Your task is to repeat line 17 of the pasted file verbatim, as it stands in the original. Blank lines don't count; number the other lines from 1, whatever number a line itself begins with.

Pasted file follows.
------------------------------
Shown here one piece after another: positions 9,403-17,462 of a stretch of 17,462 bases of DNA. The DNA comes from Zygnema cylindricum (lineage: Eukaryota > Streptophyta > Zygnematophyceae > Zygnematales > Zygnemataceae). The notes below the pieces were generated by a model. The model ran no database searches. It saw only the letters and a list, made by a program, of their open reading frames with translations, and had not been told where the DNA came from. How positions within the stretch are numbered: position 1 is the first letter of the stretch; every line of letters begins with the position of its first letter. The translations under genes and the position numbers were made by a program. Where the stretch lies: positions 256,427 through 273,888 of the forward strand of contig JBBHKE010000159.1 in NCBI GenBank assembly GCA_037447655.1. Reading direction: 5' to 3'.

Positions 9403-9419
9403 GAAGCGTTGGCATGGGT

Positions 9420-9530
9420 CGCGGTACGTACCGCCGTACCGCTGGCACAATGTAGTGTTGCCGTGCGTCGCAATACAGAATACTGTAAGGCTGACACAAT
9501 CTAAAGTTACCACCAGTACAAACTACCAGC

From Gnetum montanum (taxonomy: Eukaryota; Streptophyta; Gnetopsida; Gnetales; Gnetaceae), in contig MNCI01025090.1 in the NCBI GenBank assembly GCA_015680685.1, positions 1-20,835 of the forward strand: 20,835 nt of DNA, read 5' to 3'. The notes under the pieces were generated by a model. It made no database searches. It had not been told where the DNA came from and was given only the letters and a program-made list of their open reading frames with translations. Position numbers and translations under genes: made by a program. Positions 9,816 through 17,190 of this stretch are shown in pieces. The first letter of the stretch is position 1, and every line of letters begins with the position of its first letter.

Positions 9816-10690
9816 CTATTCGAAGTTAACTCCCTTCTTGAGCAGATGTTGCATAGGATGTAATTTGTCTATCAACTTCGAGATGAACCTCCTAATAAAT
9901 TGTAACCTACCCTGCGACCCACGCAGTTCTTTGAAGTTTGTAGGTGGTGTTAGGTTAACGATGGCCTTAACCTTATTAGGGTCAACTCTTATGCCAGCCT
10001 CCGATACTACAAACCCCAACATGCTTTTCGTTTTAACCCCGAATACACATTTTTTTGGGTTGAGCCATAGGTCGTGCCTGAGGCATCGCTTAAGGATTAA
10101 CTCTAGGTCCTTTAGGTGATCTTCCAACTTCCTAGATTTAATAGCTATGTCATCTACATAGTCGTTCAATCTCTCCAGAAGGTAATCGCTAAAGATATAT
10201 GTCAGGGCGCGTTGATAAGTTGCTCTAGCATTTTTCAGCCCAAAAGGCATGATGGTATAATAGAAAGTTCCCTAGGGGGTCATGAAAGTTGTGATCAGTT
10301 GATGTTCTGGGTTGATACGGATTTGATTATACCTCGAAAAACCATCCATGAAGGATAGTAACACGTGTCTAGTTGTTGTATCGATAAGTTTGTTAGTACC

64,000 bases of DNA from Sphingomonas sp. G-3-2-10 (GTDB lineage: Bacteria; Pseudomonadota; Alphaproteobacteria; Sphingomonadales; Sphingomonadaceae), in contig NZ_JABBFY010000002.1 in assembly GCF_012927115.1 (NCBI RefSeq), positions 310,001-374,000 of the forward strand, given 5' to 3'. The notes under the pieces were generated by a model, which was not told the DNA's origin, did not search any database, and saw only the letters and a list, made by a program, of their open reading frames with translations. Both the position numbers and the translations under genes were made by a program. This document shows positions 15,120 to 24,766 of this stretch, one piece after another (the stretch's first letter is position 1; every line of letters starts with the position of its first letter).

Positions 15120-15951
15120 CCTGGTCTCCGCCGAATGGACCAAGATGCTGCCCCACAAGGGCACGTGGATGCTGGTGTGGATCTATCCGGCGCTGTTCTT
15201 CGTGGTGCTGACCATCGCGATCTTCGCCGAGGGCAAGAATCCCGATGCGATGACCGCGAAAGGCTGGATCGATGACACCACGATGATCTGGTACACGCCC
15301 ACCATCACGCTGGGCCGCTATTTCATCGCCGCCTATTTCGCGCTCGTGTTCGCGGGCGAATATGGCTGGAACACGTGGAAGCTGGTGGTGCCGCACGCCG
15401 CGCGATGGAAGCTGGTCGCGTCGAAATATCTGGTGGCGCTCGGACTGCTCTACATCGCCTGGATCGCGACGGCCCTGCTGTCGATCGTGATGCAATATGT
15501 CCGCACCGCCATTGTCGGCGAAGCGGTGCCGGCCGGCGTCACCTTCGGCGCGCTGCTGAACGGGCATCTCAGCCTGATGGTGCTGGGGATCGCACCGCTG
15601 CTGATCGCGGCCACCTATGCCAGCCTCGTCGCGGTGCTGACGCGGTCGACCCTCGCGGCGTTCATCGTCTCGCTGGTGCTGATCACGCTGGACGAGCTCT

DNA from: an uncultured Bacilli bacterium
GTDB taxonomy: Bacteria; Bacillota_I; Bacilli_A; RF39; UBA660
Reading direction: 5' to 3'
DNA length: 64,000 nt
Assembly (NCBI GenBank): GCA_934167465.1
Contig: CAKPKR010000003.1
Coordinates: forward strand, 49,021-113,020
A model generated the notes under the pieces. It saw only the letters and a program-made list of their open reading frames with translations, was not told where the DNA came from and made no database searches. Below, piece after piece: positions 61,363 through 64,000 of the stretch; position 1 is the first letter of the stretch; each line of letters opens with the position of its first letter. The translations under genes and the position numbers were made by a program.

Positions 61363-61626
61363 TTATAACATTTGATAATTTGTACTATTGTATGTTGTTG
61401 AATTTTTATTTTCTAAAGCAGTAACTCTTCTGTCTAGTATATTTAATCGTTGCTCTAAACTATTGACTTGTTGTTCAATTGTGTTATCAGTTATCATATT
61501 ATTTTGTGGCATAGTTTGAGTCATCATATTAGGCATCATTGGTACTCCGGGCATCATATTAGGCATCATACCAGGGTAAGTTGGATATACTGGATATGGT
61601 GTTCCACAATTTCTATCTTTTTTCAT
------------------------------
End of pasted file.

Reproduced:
15120 CCTGGTCTCCGCCGAATGGACCAAGATGCTGCCCCACAAGGGCACGTGGATGCTGGTGTGGATCTATCCGGCGCTGTTCTT